Published on May 1, 2021
The massive impact of high quality genetics
Genetics have a tremendous impact on a sustainable outcome while addressing the global food challenge and setting new standards for sustainable animal breeding. Animal genetics have great potential to contribute to less waste in the food system. With healthy, efficient genetics in the value chain, every resource can be utilized to produce sustainable animal protein. Let’s have a look at what we’ve already accomplished and what the future will bring us based on genetics.
Improving animal genetics has brought us all already so much. To pick just one example: The average laying hen in 1960 laid 230 eggs in her lifetime (around 60 weeks). Nowadays a laying hen around the world lays on average 350 eggs per lifetime. Top producers with laying hens from Hendrix Genetics are now reaching 500 eggs per lifetime (which is just above 100 weeks). Imagine if all laying hens around the world today would lay 500 eggs instead of 350. As the saying goes, “an egg a day, keeps the doctor away” With the help of the same laying hens... 150 more people could keep the doctor away.
More eggs with the same number of animals means we can feed more people while reducing the amount of strain on the environment. With strong, healthy and thriving animals, we can feed more people than we do today. Besides that, in our program we do not see a limit to animal performance yet. Each day that a chicken is healthy, producing quality protein and doesn’t show signals of stress is, according to us, progress. With proper care, environment, feed and good management we can support the global food challenge and feed the world, while setting new standards.
Results of balanced breeding
Pigs show another fine example. While some sows are being bred to birth as many piglets as possible, we believe balance is a more sustainable route. Multiple factors are examined when making breeding decisions, including the lifespan of a sow, the health of her piglets and their ability to adapt to various environments. We believe we can create maximum capacity by breeding for more than just one more piglet. The uterus of a sow has a limit. Her teats also play a big role in weaning piglets successfully on her own.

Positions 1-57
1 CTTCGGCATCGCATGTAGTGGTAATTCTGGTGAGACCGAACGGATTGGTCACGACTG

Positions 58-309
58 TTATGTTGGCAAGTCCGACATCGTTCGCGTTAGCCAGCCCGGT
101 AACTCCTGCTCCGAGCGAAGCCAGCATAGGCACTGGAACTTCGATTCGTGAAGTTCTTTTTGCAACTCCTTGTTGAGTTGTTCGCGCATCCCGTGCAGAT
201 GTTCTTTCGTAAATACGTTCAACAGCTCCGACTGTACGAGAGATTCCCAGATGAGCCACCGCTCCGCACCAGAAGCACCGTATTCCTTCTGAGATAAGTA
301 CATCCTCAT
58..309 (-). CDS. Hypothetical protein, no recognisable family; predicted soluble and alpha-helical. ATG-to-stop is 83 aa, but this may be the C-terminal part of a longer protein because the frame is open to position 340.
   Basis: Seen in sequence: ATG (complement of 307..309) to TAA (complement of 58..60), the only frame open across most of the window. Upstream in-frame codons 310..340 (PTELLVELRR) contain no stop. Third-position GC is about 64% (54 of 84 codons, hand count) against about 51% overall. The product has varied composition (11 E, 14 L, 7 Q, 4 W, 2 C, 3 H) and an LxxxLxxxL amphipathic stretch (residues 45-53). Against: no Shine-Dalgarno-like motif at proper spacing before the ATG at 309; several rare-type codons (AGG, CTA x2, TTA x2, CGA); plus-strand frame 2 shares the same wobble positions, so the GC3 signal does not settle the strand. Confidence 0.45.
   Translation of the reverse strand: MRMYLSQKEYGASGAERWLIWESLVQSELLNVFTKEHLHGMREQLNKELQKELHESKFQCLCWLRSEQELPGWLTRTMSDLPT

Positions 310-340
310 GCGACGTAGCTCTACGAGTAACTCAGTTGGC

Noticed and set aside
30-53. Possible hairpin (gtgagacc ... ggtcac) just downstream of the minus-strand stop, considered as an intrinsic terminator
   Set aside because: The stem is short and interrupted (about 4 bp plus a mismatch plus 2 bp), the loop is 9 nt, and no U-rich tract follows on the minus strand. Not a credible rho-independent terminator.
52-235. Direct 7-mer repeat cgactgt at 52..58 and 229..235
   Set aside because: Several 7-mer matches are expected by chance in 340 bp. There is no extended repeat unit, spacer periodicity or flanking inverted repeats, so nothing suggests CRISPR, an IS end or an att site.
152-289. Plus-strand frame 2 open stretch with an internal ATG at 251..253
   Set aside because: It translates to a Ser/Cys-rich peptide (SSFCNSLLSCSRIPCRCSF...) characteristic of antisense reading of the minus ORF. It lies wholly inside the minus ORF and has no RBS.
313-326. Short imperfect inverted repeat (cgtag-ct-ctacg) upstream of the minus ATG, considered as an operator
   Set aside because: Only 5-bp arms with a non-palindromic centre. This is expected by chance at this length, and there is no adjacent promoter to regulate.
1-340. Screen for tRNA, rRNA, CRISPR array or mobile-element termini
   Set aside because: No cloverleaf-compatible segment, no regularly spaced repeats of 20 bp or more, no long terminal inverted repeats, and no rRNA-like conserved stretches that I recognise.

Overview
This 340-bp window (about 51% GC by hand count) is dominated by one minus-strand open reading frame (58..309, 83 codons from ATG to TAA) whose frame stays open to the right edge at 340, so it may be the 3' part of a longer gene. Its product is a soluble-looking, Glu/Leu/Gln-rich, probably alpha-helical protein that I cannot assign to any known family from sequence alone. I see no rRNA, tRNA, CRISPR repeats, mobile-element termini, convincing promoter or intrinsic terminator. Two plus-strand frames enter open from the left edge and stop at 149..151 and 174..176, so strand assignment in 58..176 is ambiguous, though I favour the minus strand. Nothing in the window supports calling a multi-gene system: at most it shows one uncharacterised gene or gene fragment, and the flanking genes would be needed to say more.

The natural picking order and circumstances play a huge role in the survival of pigs. Things that are intertwined. With balanced breeding, we make sure that a sow has enough teats and milk to wean her piglets. We ensure she is able to carry and take care of multiple litters in her lifetime safely. And with uniform piglets from birth to slaughter, we make sure they have the best chance of survival and a happy lifetime together, without too much intervention from people. All of these goals work towards better efficiency and less waste in producing the same amount of animal protein.
In poultry, such as turkeys, laying hens, and traditional poultry, our focus on livability contributes to a more effective food system. For example, we select for good leg strength in our turkey breeding program as it contributes to better animal welfare and strong livability in commercial environments. We are currently studying the use of accelerometers to identify and select turkeys with good walking ability. Additionally, to improve hatchability, which contributes to the bottom line and reduces waste in production, we are currently studying the use of genomic selection to identify and remove lethal markers in the turkey genetic line. We’ve recently added more markers to our most recent SNP chip for more accurate selection.
Efficiencies in our shared species
Our aquaculture business unit stands on three species: Salmon, Trout and Shrimps. They are 3 completely different species, but best practices can be shared within our multi-species genetic engine. Standard operating procedures, breeding program hacks, innovations and technology can be shared easily. While salmon is a matured and consolidated market, the trout and shrimp industry can benefit from the maturity of salmon. Trout is outstanding in the hatching guarantee they provide. And our shrimp locations have a crisp and clear environment, and the shrimp industry itself has huge potential for growth, which contributes to the other branches. Combining information between the three divisions allows for better efficiency and better use of resources.
The synergy of a family-owned multi-species breeding company provides us the upper hand. Join our network and help feed the world with a higher output with a similar or lower input.